Ken Bayne

MBA '96


Mountain Group Logistics

A solid Tauber foundation has given this financial leader the agility to bring operations and finance together in one slam-dunk career.                     

Q: When you think of your time in Ann Arbor and specifically in the Tauber Program, what stands out as being the most beneficial educational or professional experience you had?

A:  I think the best and most beneficial aspect of the Tauber program was the ability to customize it to match my evolving educational interests. When I first started at Michigan in the MBA, my aim was to concentrate in operations management. As I got more into the core courses, I discovered that I really enjoyed the finance coursework. I was able to shift my elective coursework to concentrate more on finance as it relates to manufacturing enterprises. One professor who still stands out for me is Professor Bill Lovejoy. I had the privilege to take his core operations management course, as well as have him as my summer team project advisor along with Prof. Izak Duenyas. Prof. Lovejoy had this great ability to apply academic concepts in a way that was relevant and worked in "real-world" applications. I also remember his way of gently steering our team's harebrained ideas back to reality -- he was a big part of our team's success.

Q:  Do you believe that your Tauber experience has shaped the professional that you are now?

A:  A critical skill as a senior finance leader is the ability to see the big picture in an organization and not just get fixated on the numbers. Having the Tauber experience, combined with my engineering degree from Michigan (BSAE '91), really helped to build that core understanding of how operations work and interact with other aspects of the firm. That understanding is essential to building a credible rapport with operations personnel. You cannot be successful at this level in a manufacturing firm without a solid understanding of the firm's operations. As I look back on my career progression, one common theme is that the Tauber experience expanded my opportunities relative to just having a MBA or engineering degree - whether they be working on a medical device product development team, financially shepherding a civil engineering firm through the "great recession", or leading the finance team for the world's largest court builder at Connor Sport Court. Financial leaders who are comfortable with the technical/operations and finance/accounting sides of the business bring unique perspectives to the table.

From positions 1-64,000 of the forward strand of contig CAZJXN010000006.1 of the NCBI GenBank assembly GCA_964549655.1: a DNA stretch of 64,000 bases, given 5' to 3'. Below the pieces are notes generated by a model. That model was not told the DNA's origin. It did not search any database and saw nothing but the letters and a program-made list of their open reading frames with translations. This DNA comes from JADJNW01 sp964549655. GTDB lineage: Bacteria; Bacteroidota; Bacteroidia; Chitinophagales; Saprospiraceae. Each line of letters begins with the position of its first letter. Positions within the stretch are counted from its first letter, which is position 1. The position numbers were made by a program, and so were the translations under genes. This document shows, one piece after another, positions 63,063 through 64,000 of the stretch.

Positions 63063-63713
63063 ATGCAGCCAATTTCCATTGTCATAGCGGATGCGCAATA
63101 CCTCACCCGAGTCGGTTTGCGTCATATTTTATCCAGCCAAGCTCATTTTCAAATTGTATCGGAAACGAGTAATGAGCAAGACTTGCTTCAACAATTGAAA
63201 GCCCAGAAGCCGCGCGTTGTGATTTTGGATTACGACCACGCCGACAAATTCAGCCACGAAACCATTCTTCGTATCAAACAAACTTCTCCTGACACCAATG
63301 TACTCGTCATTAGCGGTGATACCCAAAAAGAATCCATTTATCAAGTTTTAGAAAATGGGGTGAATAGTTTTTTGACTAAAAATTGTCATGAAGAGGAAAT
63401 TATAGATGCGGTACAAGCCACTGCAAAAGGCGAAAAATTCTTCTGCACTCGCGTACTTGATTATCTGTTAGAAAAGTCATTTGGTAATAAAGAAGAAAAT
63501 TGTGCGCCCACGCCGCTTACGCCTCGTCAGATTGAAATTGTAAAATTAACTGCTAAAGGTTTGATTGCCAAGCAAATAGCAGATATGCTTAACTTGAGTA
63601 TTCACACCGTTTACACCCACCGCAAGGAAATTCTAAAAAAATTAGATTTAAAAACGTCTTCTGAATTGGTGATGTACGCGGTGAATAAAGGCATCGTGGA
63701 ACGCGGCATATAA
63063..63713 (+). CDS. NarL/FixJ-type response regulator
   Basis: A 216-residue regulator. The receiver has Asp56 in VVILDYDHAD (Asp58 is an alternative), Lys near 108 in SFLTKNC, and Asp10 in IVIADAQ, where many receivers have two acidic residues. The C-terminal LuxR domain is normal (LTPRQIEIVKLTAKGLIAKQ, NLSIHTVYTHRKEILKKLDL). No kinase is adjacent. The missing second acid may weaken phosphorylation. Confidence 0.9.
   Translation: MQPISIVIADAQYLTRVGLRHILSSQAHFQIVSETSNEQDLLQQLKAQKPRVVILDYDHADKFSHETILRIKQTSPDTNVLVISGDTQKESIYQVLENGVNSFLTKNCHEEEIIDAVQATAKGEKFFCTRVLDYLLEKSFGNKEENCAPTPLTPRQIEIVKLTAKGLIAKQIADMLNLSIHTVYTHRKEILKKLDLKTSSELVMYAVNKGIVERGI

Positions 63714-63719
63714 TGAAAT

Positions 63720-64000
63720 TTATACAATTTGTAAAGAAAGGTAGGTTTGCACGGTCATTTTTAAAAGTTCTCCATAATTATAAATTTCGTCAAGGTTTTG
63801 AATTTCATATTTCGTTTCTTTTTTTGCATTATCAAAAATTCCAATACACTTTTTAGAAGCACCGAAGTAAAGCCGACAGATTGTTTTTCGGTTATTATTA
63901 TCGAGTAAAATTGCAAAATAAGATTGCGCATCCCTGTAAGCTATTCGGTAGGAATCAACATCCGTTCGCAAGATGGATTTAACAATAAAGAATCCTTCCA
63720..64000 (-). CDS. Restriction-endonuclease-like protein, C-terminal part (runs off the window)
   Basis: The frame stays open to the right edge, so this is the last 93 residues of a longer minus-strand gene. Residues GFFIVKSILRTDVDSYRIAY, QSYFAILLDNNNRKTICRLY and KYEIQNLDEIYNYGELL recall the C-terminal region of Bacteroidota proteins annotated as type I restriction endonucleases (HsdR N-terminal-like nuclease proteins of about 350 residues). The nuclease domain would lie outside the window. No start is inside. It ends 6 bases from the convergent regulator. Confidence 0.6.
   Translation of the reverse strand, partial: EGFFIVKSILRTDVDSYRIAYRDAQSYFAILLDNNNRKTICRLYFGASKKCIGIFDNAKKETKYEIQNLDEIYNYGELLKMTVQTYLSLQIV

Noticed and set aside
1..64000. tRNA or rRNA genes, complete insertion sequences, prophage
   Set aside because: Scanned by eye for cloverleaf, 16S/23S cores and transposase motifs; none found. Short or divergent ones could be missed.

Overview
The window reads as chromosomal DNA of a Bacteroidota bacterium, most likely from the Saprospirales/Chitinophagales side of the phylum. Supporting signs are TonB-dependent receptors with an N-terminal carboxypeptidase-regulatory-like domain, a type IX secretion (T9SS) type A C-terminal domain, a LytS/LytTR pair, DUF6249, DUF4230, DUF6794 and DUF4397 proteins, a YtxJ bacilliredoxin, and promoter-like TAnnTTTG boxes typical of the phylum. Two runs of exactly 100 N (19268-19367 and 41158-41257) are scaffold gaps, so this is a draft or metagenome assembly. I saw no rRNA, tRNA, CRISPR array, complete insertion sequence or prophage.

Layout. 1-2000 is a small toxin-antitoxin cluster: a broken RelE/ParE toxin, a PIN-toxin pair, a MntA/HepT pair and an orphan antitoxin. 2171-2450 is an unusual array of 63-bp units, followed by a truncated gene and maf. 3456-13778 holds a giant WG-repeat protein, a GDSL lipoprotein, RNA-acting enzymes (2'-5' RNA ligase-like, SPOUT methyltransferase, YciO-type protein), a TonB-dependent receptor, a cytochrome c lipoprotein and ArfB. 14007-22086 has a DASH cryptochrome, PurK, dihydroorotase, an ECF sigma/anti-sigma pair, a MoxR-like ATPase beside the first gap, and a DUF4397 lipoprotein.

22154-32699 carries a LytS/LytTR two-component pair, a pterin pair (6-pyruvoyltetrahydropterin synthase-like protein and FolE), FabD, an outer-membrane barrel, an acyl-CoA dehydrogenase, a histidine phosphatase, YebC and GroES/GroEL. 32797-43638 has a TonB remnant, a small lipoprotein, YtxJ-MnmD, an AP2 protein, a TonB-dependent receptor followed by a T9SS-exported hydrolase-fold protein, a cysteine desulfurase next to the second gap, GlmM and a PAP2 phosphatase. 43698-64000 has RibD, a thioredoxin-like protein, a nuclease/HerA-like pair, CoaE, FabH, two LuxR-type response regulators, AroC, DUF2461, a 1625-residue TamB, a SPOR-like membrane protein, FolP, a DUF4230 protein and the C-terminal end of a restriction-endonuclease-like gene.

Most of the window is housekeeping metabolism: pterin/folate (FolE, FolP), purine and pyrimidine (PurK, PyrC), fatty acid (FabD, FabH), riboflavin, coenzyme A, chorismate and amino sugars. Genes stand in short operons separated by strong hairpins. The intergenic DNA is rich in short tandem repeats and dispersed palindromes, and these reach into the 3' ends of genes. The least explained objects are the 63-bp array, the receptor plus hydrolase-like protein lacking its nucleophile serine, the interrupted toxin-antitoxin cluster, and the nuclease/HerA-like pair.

Q:  What is the most challenging aspect of your work at Connor Sport Court? What obstacles have you or your company recently been faced with and how did you overcome them?

A:  One of the bigger challenges facing our company is finding new growth areas. We're meeting this challenge by expanding our sales outside the US significantly (we recently won the award for Utah's Exporter of the Year), and also applying our high performance flooring design experience into "industrial strength" products for mining and oil and gas exploration applications.

Q: What advice would you give to current Tauber students?

A:  Always continue to learn and look for opportunities to diversify your business knowledge.

Q: What has been the most surprising aspect of your career thus far? What stands out as the highlight?

A:  If you asked me when I graduated from the Tauber program in 1996 whether I thought one day I'd be CFO of Connor Sport Court - the manufacturer of iconic sports surfaces such as the Boston Celtics' parquet and the Brooklyn Nets' herringbone floor - that role would not even have been on my radar screen. What's made my career exciting so far is the wide variety of industries and roles I've been able to contribute in. It's certainly a highlight to be able to watch athletes at the highest levels of the sport -- whether it be in the NBA, the NCAA basketball and volleyball championship tournaments, or the Olympics -- and know that I had a small part in bringing those playing surfaces to market. When my wife Kelly and I left Utah in 1994 to head back to Michigan for the Tauber program, we were always holding out hope that our path would lead us back to the mountain west. So here I am 19 years later living in Park City and working for a great company!